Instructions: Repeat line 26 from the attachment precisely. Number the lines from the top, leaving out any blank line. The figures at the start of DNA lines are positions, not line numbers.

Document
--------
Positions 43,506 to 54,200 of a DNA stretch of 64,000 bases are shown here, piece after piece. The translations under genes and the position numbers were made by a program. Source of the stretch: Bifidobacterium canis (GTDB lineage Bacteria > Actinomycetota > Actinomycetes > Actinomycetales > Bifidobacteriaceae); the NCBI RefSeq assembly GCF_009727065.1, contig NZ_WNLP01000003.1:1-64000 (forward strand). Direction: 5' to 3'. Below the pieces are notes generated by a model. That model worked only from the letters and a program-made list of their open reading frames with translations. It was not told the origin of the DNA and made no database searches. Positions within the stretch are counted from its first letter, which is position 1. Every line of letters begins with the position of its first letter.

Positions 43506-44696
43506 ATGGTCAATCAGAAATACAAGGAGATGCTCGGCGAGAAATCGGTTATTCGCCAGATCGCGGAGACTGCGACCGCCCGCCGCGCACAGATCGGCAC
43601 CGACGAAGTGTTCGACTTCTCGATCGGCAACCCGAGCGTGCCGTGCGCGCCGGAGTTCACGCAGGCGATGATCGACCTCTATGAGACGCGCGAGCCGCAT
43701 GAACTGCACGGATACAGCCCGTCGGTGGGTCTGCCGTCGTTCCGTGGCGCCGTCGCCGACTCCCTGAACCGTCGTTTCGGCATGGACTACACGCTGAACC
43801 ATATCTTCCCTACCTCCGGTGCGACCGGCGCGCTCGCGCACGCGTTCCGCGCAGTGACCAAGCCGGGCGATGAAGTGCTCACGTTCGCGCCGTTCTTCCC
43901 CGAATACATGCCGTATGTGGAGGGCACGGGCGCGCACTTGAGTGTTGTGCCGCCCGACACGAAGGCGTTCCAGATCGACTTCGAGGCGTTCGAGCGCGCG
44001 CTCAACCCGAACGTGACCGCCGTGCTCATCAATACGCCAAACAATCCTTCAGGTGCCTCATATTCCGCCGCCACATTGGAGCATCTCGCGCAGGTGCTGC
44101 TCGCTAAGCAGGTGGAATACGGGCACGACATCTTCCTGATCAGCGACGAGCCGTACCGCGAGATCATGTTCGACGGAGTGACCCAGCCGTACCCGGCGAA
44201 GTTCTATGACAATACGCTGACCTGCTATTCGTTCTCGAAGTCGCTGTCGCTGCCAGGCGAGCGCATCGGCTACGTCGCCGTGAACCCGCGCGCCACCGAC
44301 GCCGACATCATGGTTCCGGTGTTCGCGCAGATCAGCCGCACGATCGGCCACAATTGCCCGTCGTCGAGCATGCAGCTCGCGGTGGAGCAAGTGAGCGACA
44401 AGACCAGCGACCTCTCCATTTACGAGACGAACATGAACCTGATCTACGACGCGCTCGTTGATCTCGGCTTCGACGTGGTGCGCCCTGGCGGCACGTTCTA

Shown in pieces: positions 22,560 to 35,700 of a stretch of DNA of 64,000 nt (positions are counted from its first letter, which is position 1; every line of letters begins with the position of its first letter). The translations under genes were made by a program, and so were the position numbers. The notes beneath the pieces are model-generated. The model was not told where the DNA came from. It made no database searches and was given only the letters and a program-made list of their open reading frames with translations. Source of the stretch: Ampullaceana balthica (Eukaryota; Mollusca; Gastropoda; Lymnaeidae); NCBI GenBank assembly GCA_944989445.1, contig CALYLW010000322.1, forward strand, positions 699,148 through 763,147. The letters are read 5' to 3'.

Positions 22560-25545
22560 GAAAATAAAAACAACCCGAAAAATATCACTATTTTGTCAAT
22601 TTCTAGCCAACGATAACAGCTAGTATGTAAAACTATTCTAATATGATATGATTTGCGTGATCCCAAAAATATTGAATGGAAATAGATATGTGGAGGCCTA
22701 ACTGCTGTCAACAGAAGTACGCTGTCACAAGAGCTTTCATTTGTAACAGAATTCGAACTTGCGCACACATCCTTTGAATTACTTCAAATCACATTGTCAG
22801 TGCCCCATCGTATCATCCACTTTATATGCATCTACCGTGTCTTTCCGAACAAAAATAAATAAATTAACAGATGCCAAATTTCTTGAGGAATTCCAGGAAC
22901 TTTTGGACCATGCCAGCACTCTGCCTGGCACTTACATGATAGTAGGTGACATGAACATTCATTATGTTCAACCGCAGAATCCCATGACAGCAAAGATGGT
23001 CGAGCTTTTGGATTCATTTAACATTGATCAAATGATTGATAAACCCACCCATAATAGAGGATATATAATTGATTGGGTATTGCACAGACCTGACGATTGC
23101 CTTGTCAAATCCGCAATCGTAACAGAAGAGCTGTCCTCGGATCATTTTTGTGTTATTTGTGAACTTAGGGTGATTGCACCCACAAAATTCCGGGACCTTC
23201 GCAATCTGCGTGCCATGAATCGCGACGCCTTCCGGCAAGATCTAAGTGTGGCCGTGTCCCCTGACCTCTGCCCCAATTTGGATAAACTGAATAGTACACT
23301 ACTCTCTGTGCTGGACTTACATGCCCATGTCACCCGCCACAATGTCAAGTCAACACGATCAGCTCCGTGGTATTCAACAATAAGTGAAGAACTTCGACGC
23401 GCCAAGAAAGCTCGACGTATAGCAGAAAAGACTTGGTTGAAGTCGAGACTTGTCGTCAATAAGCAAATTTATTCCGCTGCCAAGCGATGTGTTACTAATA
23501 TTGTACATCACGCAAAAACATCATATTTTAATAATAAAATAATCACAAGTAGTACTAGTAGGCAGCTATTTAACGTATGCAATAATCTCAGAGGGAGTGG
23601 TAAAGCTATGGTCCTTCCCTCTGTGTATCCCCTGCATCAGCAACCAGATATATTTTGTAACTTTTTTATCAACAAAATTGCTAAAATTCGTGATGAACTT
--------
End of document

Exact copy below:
23601 TAAAGCTATGGTCCTTCCCTCTGTGTATCCCCTGCATCAGCAACCAGATATATTTTGTAACTTTTTTATCAACAAAATTGCTAAAATTCGTGATGAACTT